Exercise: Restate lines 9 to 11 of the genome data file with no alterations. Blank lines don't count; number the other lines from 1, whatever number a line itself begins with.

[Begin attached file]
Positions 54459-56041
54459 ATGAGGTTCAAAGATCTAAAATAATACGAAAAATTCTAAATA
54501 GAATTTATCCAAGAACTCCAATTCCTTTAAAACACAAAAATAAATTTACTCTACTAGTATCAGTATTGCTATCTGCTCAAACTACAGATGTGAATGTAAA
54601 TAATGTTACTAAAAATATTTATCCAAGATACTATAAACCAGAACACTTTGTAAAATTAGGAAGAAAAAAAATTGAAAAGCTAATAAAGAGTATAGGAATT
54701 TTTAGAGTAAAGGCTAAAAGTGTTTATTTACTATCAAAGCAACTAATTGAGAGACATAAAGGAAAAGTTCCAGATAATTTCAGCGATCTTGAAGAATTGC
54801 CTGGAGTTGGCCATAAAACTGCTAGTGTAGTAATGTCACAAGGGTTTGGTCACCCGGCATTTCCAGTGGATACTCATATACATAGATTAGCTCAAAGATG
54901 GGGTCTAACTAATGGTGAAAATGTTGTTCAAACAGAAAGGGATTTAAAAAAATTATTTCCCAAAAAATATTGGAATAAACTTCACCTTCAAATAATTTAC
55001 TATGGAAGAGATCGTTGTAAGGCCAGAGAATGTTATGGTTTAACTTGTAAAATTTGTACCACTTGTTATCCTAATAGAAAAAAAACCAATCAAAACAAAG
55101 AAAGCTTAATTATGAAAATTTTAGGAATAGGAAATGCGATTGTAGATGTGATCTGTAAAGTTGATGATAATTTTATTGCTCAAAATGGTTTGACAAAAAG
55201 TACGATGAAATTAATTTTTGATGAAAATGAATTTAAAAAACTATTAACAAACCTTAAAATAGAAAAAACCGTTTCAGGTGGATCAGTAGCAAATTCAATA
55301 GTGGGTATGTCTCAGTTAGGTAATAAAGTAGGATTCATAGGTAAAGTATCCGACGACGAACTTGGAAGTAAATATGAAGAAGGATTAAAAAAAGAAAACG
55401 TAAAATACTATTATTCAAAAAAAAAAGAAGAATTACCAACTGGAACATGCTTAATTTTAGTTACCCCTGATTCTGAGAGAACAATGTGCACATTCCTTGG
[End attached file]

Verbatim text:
55101 AAAGCTTAATTATGAAAATTTTAGGAATAGGAAATGCGATTGTAGATGTGATCTGTAAAGTTGATGATAATTTTATTGCTCAAAATGGTTTGACAAAAAG
55201 TACGATGAAATTAATTTTTGATGAAAATGAATTTAAAAAACTATTAACAAACCTTAAAATAGAAAAAACCGTTTCAGGTGGATCAGTAGCAAATTCAATA
55301 GTGGGTATGTCTCAGTTAGGTAATAAAGTAGGATTCATAGGTAAAGTATCCGACGACGAACTTGGAAGTAAATATGAAGAAGGATTAAAAAAAGAAAACG